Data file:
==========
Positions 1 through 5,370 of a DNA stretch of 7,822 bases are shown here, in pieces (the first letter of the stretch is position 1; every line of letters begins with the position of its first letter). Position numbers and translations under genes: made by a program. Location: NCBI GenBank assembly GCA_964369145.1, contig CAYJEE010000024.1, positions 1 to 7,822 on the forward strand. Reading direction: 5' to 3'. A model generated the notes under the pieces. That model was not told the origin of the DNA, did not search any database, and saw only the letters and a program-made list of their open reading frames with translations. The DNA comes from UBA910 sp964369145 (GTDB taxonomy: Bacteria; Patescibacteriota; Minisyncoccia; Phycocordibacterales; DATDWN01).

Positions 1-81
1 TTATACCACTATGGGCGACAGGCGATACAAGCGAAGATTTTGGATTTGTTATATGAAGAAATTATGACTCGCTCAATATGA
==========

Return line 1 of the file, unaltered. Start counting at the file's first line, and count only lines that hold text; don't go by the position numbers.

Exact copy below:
Positions 1 through 5,370 of a DNA stretch of 7,822 bases are shown here, in pieces (the first letter of the stretch is position 1; every line of letters begins with the position of its first letter). Position numbers and translations under genes: made by a program. Location: NCBI GenBank assembly GCA_964369145.1, contig CAYJEE010000024.1, positions 1 to 7,822 on the forward strand. Reading direction: 5' to 3'. A model generated the notes under the pieces. That model was not told the origin of the DNA, did not search any database, and saw only the letters and a program-made list of their open reading frames with translations. The DNA comes from UBA910 sp964369145 (GTDB taxonomy: Bacteria; Patescibacteriota; Minisyncoccia; Phycocordibacterales; DATDWN01).